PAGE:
A stream is a body of water that flows on Earth’s surface. The word stream is often used interchangeably with river, though rivers usually describe larger streams.

Streams provide many benefits to humans. Besides providing drinking water and irrigation for crops, streams wash away waste and can provide electricity through hydropower. People often use streams recreationally for activities such as swimming, fishing, and boating. Streams also provide important habitat for wildlife.

Streams need two things to exist: gravity and water. When precipitation falls onto the ground, some water trickles into groundwater, but much of it flows downhill across the surface as runoff and collects into streams. A watershed, or drainage basin, is the area that collects water for a stream. As smaller streams flow downhill, they often merge together to form larger streams. These smaller streams are called tributaries.

Streams create channels by wearing down rock and carrying it and other sediment downstream. This process is called erosion. The forces that make backyard gullies are the same as those that carved out the Grand Canyon.

Depending on the landscape they flow through, streams have different shapes. Meandering streams have one channel that snakes across the landscape. Over time, these curves can become so wide that they meet and cut off the bend from the rest of the stream, creating oxbow lakes. Braided rivers have many channels that separate and merge like a braid of hair. Planetary scientists have found formations that look like stream channels on the surface of Mars, suggesting water flowed there in streams at one point in the planet’s history.

Streams provide an important ecosystem for many plants and animals, including fish, birds, salamanders, snails, and mammals. Different plants and animals have evolved to thrive in streams. Plants often have strong root systems that act as anchors, and long, flexible stems that can move with the current. Fly larvae nibble on leaves that have fallen into the water, and the flies themselves later become fish food. Mussels bury into sediment on the stream’s floor, to stay in place as they filter the water for food. Many fish have streamlined shapes that help them stay in position and keep them from being washed away by strong currents.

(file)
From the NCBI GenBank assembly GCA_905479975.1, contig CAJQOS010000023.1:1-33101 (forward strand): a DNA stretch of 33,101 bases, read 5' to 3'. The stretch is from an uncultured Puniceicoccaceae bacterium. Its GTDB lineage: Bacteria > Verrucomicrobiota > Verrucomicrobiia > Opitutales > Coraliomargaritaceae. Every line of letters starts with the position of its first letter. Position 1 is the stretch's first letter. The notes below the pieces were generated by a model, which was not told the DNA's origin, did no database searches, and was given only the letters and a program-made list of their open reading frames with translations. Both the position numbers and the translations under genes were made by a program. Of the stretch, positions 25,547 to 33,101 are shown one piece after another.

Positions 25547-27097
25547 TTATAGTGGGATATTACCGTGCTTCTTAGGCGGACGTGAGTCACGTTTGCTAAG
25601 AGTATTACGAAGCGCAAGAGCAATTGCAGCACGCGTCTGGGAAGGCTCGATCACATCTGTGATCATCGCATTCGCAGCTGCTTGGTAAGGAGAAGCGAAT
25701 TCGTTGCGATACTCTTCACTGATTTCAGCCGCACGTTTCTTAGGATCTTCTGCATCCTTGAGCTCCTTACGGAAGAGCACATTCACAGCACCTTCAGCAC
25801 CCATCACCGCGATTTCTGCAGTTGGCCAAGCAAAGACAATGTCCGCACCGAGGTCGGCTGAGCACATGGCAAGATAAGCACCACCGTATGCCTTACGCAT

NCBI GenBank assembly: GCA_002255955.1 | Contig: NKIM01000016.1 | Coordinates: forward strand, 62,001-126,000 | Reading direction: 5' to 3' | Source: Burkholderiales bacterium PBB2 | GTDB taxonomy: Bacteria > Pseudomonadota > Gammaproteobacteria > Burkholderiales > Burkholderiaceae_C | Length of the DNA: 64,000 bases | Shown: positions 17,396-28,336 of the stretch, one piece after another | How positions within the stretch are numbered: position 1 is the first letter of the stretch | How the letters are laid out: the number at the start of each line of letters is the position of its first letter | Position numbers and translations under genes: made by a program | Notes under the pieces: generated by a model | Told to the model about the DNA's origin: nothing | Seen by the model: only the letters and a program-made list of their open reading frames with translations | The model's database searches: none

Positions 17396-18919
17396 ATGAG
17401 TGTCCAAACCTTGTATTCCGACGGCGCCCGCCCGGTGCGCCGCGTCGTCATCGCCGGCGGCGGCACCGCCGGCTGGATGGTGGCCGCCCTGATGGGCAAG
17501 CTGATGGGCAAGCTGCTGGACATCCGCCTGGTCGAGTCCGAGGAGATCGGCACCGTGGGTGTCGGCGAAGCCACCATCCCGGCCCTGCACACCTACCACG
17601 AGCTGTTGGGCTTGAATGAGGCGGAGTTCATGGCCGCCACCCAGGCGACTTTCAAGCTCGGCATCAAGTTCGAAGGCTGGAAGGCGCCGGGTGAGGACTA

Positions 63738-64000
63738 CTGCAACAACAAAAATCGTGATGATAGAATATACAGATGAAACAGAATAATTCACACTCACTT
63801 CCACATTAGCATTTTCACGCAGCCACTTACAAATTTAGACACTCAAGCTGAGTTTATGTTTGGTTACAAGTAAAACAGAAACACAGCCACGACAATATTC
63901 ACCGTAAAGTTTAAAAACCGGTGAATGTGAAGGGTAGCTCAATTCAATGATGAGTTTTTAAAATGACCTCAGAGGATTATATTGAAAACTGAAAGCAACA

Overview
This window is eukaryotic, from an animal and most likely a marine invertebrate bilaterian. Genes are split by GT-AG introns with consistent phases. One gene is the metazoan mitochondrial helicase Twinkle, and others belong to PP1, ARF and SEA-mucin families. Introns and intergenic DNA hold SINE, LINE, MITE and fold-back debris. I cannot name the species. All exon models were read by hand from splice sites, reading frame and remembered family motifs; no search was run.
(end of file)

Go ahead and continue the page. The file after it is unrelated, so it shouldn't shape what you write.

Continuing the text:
Many factors can harm a stream’s health. Dams stop the natural flow of sediment and water, and prevent wildlife, nutrients, and water from flowing freely through the stream system. Urban areas sometimes flush untreated sewage into streams, causing algal blooms that suffocate wildlife. Pollutants can wash into streams from farms and factories, and harm wildlife and humans who depend on the water. 

In response to these threats, scientists and conservationists are taking action. Hydrologists study streams and how water quality and flow change over time. Conservationists can work with communities to revive stream basins. Osvel Hinojosa Huerta is a National Geographic Explorer who worked to improve the Colorado River ecosystem in the United States and Mexico.  Sandra Postel, a past National Geographic Freshwater Fellow, created a program that restored billions of gallons of water to river systems in North America.

 

Stream

This stream in Crested Butte, Colorado, United States is an important water source for many humans and animals. 

braided river
Noun

flowing body of water separated into channels by tiny islands.

conservationist
Noun

person who works to preserve natural habitats.

dam
Noun

structure built across a river or other waterway to control the flow of water.

drainage basin
Noun

an entire river system or an area drained by a river and its tributaries. Also called a watershed.

Noun

community and interactions of living and nonliving things in an area.

Noun

act in which earth is worn away, often by water, wind, or ice.

evolve
Verb

to develop new characteristics based on adaptation and natural selection.

gravity
Noun

physical force by which objects attract, or pull toward, each other.

Noun

water found in an aquifer.

Noun

environment where an organism lives throughout the year or for shorter periods of time.

hydrologist
Noun

person who studies the distribution, circulation, and properties of water.

hydropower
Noun

energy generated by moving water converted to electricity. Also known as hydroelectricity or hydroelectric power.

Noun

watering land, usually for agriculture, by artificial means.

larva
Noun

a new or immature insect or other type of invertebrate.

meandering stream
Noun

flowing body of water that curves through land.

Noun

lake formed from an abandoned bend in a river.

Noun

all forms in which water falls to Earth from the atmosphere.

Noun

large stream of flowing fresh water.

Noun

overflow of fluid from a farm or industrial factory.

Noun

body of flowing water.

Noun

stream that feeds, or flows, into a larger stream.

Noun

entire river system or an area drained by a river and its tributaries.